Cookies Policy

This site uses cookies. By continuing to browse the site you are agreeing to our use of cookies.

I accept this policy

Find out more here

Balancing climate change mitigation and environmental protection interests in the EU Directive on carbon capture and storage

No metrics data to plot.
The attempt to load metrics for this article has failed.
The attempt to plot a graph for these metrics has failed.
The full text of this article is not currently available.

Brill’s MyBook program is exclusively available on BrillOnline Books and Journals. Students and scholars affiliated with an institution that has purchased a Brill E-Book on the BrillOnline platform automatically have access to the MyBook option for the title(s) acquired by the Library. Brill MyBook is a print-on-demand paperback copy which is sold at a favorably uniform low price.

Access this article

+ Tax (if applicable)
Add to Favorites
You must be logged in to use this functionality

image of Climate Law

The EU Climate and Energy Package highlights the potential contradictions between the climate change imperative of reducing GHGs emissions and the importance to maintain environmental integrity. While the package supports climate change mainstreaming, it remains to be seen to what extent it succeeds in achieving internal environmental integration between climate change mitigation and other environmentprotection objectives. Directive 2009/31/EC on the capture and geological storage of carbon dioxide (hereinafter the CCS Directive) offers a paradigmatic example of this potential conflict. One of the main regulatory challenges arising from the CCS Directive relates to finding the proper balance between the different interests involved and the not-fully-consistent objectives of environmental protection, climate change mitigation, and energy security. The present article will discuss this regulatory challenge and examine how the CCS Directive’s regulatory framework for CCS permits a combination of the various interests at stake and the giving of proper weight to concerns about environmental protection. The role that the precautionary principle in conjunction with the proportionality principle may have in balancing climate change mitigation and environment-protection interests will be considered.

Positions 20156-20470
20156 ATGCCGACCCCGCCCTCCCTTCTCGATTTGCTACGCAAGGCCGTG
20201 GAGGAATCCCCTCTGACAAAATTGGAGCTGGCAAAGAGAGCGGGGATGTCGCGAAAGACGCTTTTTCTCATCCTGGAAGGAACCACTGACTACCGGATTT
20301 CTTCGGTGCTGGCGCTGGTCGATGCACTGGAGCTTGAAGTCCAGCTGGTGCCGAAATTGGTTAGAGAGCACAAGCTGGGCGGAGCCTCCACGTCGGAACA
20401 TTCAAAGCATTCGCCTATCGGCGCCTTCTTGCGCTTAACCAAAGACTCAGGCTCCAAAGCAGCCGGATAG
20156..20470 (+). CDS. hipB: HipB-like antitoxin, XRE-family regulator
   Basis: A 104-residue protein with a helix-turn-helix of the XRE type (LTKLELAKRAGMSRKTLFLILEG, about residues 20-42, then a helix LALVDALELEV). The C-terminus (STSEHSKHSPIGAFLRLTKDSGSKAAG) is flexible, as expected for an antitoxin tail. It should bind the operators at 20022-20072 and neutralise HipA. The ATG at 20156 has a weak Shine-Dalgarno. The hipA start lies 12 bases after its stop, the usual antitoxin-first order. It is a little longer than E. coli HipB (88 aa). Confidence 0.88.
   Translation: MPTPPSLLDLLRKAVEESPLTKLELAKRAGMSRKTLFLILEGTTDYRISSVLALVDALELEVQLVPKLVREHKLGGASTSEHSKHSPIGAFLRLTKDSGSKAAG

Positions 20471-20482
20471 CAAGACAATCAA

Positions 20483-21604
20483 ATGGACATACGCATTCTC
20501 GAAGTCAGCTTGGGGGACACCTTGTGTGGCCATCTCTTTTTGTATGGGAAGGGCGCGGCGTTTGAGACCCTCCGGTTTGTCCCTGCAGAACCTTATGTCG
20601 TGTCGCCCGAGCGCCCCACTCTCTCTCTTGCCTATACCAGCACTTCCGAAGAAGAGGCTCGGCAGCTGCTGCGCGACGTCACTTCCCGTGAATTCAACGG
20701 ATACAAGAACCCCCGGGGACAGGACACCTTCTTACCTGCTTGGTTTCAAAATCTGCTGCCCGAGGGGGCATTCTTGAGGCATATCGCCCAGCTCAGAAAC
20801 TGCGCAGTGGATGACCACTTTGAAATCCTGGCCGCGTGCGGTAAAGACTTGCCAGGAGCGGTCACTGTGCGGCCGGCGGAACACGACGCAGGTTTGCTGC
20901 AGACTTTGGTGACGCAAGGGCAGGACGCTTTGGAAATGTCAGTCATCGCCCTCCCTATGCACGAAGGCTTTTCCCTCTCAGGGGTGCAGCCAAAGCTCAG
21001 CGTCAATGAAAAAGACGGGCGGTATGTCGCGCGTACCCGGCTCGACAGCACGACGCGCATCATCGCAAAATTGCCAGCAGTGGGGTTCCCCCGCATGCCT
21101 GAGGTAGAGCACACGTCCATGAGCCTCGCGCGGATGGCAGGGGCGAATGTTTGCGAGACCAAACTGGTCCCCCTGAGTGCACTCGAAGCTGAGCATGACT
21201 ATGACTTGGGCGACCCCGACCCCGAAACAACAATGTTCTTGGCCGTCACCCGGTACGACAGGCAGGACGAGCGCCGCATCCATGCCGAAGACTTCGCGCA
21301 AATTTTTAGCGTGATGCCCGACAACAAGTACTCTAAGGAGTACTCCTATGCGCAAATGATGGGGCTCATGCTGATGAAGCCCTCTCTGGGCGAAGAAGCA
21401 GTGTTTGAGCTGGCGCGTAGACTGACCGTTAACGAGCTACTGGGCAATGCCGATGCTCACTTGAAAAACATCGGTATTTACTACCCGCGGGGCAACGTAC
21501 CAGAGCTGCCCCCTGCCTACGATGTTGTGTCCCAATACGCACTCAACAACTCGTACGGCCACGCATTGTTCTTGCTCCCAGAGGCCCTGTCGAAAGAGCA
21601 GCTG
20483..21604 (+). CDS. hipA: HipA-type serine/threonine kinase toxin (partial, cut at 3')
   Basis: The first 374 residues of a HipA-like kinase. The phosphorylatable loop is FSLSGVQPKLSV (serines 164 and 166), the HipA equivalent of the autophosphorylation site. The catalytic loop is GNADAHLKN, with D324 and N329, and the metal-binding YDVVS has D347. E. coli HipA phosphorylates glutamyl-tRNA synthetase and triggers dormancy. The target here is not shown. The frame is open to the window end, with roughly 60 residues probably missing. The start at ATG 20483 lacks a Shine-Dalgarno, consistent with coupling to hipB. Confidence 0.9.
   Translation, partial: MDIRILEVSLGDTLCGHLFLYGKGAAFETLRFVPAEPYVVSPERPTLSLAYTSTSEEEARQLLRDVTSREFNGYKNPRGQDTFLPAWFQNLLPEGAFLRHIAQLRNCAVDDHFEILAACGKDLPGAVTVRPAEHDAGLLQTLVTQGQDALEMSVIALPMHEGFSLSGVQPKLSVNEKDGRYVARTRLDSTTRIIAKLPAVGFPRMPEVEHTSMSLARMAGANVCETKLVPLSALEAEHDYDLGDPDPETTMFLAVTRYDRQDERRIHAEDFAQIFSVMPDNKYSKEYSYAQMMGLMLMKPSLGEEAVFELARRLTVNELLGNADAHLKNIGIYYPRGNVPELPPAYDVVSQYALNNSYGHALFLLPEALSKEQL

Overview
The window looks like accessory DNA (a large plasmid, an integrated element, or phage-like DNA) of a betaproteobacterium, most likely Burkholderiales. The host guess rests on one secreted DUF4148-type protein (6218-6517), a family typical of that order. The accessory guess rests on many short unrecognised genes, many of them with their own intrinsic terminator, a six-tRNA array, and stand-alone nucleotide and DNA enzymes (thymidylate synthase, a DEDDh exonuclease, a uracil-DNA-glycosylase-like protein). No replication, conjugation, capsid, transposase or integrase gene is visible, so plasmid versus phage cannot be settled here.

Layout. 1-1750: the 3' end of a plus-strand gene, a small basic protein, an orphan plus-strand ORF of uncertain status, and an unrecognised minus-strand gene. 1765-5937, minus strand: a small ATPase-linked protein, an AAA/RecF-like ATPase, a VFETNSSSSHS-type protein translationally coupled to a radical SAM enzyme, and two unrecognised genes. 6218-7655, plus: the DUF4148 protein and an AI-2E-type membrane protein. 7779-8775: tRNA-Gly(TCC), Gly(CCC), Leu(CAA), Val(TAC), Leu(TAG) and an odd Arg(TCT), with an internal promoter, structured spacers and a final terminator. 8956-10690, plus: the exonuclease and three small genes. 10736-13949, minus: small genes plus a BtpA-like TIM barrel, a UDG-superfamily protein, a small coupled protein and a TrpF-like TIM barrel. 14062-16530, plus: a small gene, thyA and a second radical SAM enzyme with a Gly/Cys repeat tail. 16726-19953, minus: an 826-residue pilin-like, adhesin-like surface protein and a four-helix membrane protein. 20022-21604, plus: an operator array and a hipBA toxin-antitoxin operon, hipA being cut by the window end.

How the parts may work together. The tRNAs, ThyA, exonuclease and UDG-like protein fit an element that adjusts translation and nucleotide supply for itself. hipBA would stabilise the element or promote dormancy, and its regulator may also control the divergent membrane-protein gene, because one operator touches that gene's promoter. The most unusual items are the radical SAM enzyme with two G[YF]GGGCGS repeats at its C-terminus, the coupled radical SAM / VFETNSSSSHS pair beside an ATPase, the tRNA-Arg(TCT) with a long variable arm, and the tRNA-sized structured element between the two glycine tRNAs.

Full text loading...


Data & Media loading...

Article metrics loading...



Can't access your account?
  • Tools

  • Add to Favorites
  • Printable version
  • Email this page
  • Subscribe to ToC alert
  • Get permissions
  • Recommend to your library

    You must fill out fields marked with: *

    Librarian details
    Your details
    Why are you recommending this title?
    Select reason:
    Climate Law — Recommend this title to your library
  • Export citations
  • Key

  • Full access
  • Open Access
  • Partial/No accessInformation